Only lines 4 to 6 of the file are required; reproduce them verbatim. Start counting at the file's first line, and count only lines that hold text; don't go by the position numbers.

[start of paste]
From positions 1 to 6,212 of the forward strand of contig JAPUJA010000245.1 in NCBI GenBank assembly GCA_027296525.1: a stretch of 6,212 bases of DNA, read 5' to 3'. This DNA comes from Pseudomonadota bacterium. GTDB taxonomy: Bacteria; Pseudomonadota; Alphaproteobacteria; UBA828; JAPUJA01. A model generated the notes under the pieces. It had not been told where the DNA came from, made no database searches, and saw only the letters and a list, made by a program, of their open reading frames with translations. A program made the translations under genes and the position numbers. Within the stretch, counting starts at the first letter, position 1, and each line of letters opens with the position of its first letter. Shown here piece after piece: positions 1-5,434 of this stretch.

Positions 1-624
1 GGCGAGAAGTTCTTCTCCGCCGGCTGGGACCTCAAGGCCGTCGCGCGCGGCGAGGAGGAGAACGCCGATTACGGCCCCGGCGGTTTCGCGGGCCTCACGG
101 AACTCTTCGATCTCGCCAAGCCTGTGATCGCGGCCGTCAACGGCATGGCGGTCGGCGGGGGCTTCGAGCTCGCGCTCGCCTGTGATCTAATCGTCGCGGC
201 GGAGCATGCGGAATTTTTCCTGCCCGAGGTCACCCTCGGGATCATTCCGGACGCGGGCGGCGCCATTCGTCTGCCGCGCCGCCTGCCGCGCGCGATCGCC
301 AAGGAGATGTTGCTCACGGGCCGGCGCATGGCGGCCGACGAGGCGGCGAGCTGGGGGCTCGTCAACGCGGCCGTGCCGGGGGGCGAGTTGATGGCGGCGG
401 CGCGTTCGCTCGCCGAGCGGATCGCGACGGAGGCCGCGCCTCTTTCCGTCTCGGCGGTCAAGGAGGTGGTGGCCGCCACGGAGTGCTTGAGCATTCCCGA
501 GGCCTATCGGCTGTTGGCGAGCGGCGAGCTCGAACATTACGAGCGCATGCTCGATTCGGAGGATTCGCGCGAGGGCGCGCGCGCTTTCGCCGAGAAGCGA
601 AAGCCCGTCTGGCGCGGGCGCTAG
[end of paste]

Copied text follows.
101 AACTCTTCGATCTCGCCAAGCCTGTGATCGCGGCCGTCAACGGCATGGCGGTCGGCGGGGGCTTCGAGCTCGCGCTCGCCTGTGATCTAATCGTCGCGGC
201 GGAGCATGCGGAATTTTTCCTGCCCGAGGTCACCCTCGGGATCATTCCGGACGCGGGCGGCGCCATTCGTCTGCCGCGCCGCCTGCCGCGCGCGATCGCC
301 AAGGAGATGTTGCTCACGGGCCGGCGCATGGCGGCCGACGAGGCGGCGAGCTGGGGGCTCGTCAACGCGGCCGTGCCGGGGGGCGAGTTGATGGCGGCGG